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Congolese Protesters Demand Resignation of President Joseph Kabila

August 02, 2016 at 08:00 am | News

Fredrick Ngugi

Fredrick Ngugi | Contributor

August 02, 2016 at 08:00 am | News

Thousands of Congolese protesters rally against President Joseph Kabila. Deutsche Welle

Two days after thousands of pro-government supporters gathered at Tata Raphael Stadium in Kinshasa, Democratic Republic of Congo, in a show of solidarity with President Joseph Kabila, tens of thousands of opposition supporters took to the streets on Sunday calling for Kabila’s resignation.

They want the 45-year-old President to honor the country’s constitution and retire once his second term comes to an end in December, according to Deutsche Welle.

Many observers have warned of possible political unrest in DRC following the government’s announcement that it doesn’t have resources to run the coming elections in November.

Congolese opposition leaders fear that President Kabila could be planning to hold on to power despite the rules stated in the constitution.

“The electoral body must be convened for the presidential election. If it is not, high treason will be proved in the person of Mr. Kabila, who will take responsibility for the misery of the Congolese people,” said DRC’s main opposition leader Etienne Tshisekedi.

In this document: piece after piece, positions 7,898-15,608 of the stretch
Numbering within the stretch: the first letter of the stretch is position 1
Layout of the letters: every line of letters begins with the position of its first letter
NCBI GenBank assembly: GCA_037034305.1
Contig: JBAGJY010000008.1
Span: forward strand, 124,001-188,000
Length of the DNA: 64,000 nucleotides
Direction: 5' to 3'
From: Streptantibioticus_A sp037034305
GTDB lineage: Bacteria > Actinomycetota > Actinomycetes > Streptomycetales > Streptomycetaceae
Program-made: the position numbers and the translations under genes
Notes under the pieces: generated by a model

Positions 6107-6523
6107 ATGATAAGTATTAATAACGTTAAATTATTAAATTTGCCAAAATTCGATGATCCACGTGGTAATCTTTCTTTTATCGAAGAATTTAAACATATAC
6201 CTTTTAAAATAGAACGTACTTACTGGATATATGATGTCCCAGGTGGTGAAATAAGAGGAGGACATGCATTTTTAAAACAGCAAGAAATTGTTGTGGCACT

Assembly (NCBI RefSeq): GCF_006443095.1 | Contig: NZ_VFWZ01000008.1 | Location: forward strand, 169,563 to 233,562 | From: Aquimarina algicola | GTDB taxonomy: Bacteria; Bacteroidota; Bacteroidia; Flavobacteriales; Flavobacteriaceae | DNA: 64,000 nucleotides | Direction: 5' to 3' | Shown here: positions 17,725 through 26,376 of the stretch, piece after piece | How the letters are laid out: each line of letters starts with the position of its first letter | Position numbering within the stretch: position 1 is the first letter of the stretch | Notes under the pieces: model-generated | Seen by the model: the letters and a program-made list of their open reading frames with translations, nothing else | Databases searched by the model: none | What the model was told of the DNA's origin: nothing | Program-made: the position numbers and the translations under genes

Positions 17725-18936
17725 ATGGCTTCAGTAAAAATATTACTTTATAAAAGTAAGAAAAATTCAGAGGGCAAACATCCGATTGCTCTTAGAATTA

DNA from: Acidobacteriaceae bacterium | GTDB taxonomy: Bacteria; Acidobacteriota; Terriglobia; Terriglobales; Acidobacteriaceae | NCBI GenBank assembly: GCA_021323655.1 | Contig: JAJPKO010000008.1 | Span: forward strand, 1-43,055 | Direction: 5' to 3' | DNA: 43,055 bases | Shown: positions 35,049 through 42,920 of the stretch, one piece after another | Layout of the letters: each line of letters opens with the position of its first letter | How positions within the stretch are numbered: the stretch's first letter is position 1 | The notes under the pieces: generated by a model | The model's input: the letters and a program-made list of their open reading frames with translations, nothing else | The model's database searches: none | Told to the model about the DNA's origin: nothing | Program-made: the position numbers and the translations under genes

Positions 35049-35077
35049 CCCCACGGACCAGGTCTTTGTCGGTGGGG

Led by 83-year-old Tshisekedi, who returned a few days ago from Europe where he’s been undergoing medical treatment, the protesters waved flags and chanted anti-government slogans as they marched through the streets of Kinshasa on Sunday.

Down the Burundi Way

With the presidential elections in the Democratic Republic of Congo just around the corner, political tensions are rising between the government and the opposition.

In May, the country’s Constitutional Court ruled that President Kabila could stay in office in a caretaker capacity when his term comes to an end in December, sparking fears that he could be planning to extend his rule.

Some critics have warned that the Congo could be headed the Burundian way, where hundreds have already died and half a million others displaced following President Nkurunziza’s decision to extend his rule for a disputed third term.

Tshisekedi has also called for the end of arbitrary judicial cases against opposition leaders in the country. He was referring to Moise Katumbi, who was sentenced last week to three years in jail for property fraud, automatically disqualifying him from the upcoming presidential election.

President Kabila rose to the country’s helm of power in 2001 after his father, President Laurent-Desire Kabila, was assassinated.

The youthful president was then elected into office in 2006 and reelected in 2011, beating Tshisekedi in a closely contested election.

According to the constitution, Kabila is not eligible to run for a third term.

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